Sunday, October 21, 2018

Red Bicycle (Gladys)--post 1

Supplies used to start the project
Cheryl Lynch was a presenter on "The Quilt Show" showing her projects made with her mini mosaics technique  and her curvalicious ruler. She made the process look like fun! In a rare move for me, I ordered a kit, the 3/8" cutting ruler and the curvalicious ruler.

About the time I ordered her kit and tools, our book club was reading "The Sweetness at the Bottom of the Pie" by Alan Bradley. The book is written for young readers and is a murder mystery. Eleven year old Flavia, the main character, finds a man taking his last breath in the family's cucumber patch. Her dad is arrested for the crime and Flavia sets out using her bicycle named Gladys to solve the murder. The author brings other sub plots into the story. You will have to read it to find out what happens.

Progress at the end of the first session
I decided the bicycle was the inspiration for a quilt. At first, I envisioned Dresden blocks as the wheels for the bicycle. I looked at various bicycle photos and drawings on line as I thought I could machine embroider a bicycle as part of my design. I also thought about appliquéing a bicycle. Then I saw Cheryl demonstrate her technique.  When I investigated her website, I saw she had a red bicycle pattern and also a pattern/kit of the bicycle for sale.  I decided it was serendipity so I ordered the kit and the ruler to try making a mini mosaic!

The kit contained the "grout" (fabric behind the pieces),  more than enough two inch squares for the design, the sticky stabilizer, the pattern, a piece of white tulle and a detailed instruction booklet. I cut a piece of foam core board and taped it together as she suggested. I cut the 3/8 inch squares by color as per the directions.  I used her ruler that she suggested. It worked like a charm. I'm glad that I purchased the ruler as cutting squares that small would have been a challenge! I put the little bits into muffin cups.
Ready to heat the fusible to all the pieces

I taped the pattern to the foam core board in the four corners. Then I removed the release paper from one side of the stabilizer and used the push pins to anchor it sticky side up on top of the pattern.

Then, it was time to play! At the end of a couple hours of play time, I had about one fourth of the design placed. I had planned to work on the project at a sew day at a friend's house; but, then I decided the foam core board would take up too much space. It was better for me to continue filling in the design. After about seven hours, I had finished the design. I had left the basket empty; but, then decided I could put the flowers in it after all. I free hand cut the petals and used glue to adhere the petals to the background. I also reworked the basket--removing the squares that had a little orange in them and replacing them with a brown square instead.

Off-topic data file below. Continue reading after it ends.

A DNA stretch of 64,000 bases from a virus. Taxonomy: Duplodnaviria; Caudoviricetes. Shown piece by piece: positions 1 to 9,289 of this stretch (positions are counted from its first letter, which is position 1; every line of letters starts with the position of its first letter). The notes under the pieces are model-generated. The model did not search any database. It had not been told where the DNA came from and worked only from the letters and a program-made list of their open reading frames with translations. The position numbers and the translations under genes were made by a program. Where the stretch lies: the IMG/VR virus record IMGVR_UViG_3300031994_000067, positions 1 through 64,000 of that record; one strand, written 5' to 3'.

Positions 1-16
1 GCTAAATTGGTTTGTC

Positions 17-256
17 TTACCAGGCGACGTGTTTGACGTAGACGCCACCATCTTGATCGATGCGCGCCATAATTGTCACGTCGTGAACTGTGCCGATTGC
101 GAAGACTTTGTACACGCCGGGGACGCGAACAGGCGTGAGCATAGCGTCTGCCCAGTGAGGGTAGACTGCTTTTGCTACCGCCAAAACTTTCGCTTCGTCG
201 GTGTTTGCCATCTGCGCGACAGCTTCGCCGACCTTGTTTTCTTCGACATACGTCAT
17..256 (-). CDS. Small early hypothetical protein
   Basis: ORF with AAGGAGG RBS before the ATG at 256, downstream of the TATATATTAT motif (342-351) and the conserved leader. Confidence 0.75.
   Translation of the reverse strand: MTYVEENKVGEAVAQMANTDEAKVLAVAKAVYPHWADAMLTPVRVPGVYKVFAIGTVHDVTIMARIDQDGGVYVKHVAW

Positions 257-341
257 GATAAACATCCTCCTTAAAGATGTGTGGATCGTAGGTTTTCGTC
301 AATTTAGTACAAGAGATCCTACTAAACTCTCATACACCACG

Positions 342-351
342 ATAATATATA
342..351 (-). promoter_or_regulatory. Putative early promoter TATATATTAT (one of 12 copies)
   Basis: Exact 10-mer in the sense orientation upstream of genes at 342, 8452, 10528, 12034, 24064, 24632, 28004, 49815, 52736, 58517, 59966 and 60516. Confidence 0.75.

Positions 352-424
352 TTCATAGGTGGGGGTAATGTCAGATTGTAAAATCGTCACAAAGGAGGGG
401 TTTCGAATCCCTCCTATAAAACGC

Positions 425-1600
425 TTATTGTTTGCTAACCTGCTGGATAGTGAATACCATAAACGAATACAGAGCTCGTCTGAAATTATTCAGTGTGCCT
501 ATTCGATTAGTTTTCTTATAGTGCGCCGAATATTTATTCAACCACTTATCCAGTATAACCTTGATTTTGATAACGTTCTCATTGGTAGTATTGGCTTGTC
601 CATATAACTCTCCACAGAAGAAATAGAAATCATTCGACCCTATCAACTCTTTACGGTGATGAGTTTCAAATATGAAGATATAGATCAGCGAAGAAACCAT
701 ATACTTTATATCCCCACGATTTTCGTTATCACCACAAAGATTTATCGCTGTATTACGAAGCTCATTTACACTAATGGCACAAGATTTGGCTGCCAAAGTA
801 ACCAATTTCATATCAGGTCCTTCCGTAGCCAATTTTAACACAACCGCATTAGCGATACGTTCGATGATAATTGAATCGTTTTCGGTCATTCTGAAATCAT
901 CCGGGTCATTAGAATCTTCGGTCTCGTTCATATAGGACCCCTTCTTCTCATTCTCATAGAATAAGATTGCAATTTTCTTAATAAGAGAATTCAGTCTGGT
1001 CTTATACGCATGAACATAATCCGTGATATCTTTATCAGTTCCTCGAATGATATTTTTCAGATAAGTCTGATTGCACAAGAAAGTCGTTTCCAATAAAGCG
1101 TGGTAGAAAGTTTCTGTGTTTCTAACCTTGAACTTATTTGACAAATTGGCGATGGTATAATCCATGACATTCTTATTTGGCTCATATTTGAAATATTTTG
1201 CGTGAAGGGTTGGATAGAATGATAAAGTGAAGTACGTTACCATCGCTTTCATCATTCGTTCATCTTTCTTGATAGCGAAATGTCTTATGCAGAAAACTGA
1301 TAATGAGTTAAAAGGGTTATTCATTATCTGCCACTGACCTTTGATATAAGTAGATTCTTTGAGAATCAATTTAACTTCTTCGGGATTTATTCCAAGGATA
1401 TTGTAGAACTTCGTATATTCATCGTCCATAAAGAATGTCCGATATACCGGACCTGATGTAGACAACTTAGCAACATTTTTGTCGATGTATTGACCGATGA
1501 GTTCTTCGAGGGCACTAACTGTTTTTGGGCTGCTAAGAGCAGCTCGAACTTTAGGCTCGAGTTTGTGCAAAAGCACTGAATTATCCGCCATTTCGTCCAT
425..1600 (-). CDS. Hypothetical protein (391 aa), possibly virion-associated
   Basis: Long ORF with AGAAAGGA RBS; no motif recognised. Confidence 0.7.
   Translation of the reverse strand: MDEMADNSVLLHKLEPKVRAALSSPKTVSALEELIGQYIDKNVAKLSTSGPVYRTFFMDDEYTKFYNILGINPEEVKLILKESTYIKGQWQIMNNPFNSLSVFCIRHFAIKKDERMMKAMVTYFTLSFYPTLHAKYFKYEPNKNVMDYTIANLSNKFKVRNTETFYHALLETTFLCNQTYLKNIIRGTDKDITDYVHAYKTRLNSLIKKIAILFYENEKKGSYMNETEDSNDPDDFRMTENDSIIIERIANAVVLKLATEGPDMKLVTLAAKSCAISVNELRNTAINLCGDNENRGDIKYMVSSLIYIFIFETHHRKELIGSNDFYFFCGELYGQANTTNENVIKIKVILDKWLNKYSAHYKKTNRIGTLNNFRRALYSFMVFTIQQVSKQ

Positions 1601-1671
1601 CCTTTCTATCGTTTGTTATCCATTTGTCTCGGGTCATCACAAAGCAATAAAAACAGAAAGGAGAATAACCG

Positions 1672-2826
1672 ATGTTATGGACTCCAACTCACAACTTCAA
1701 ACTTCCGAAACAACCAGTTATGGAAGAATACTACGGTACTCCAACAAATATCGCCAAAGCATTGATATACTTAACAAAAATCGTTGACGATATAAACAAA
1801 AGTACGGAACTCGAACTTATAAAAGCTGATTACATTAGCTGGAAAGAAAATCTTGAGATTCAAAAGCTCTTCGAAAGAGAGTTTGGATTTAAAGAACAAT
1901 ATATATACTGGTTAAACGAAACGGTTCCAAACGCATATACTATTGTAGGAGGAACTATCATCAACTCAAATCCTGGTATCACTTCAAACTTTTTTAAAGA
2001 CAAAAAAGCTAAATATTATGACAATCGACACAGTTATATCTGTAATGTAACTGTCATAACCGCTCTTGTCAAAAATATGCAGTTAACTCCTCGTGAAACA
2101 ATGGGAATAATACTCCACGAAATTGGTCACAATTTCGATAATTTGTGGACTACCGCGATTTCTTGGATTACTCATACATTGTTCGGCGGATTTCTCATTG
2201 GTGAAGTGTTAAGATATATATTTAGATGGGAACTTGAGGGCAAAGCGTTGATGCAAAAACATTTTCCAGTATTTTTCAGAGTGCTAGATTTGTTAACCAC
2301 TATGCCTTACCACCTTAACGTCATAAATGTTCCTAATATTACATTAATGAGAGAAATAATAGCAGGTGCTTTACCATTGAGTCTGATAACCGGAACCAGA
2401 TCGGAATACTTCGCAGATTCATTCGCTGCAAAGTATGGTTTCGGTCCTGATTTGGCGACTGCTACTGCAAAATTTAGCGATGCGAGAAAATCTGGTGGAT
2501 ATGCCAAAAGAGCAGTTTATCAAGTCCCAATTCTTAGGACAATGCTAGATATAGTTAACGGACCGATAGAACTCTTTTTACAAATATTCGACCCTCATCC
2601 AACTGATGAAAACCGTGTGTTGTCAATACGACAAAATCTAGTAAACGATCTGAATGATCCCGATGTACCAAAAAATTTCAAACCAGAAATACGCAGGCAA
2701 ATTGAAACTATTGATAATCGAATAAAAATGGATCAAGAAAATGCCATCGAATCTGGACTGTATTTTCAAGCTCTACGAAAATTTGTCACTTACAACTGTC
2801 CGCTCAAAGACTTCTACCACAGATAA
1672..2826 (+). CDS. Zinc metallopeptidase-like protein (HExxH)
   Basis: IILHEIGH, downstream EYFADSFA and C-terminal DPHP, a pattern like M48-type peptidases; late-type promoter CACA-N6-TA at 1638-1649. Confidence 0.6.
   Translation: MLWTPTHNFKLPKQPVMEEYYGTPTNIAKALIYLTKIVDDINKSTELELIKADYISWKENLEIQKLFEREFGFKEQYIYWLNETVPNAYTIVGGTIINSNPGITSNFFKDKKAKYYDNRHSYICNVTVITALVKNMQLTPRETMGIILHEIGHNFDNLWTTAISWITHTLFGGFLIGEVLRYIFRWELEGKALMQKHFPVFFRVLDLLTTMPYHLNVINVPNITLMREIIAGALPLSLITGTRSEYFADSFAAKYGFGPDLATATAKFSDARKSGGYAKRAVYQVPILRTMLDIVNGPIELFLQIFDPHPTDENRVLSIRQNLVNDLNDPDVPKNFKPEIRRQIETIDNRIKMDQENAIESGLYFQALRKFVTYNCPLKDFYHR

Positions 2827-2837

There was plenty of fabric in the kit for this project. I had squares left over. There are probably enough for a good start on a second bicycle! I laid the tulle over the top of the project and was disappointed at how dull the project became. I might try a different color tulle or I might leave it off all together. I plan to think about it for a few days!

It took me about eight hours to finish this part of the top. I have selected a small inner border fabric and a larger outer border fabric. I am pleased with my progress.


Lynette said...

I am really intrigued by the mosaic work you've been sharing lately - it looks FUN, like quilter mud-play! I didn't realize the squares for the bicycle are so tiny - super smart to use the muffin tin for them. said...

Lynette, it is FUN! Cheryl provided the tip of using the muffin tin and it was smart to use it in that manner although my granddaughter thought it was a little crazy to use the muffin tin in the studio! Thanks for taking time to reply!

Janice Smith said...

Terry, i’m not sure what color tulle Cheryl included in the kit, but I would try a piece of white tulle.

I’m always loooking for books for my cousins; what ages would Alan Bradley’s book be appropriate for.

Janice Smith said...

I commented and then almost immediately remembered that I had read that book. :-) i knew the title sounded familiar! said...

Janice, Cheryl included white tulle in the kit. I should take a photo of it on the bicycle and share in the next post. As for the book. . . .I think middle school would be a good age. . .maybe even 7th and 8th graders. I liked the author's writing style and thought he captured sibling relationships well.

She Quilts It said...

I saw the same show and used the process for a very small quilt. I can certainly see how the ruler would have helped tremendously! said...

Joanne, the ruler was helpful. After I cut the squares, I couldn't imagine trying to do it without it! Those squares are tiny and at times unruly!!! :)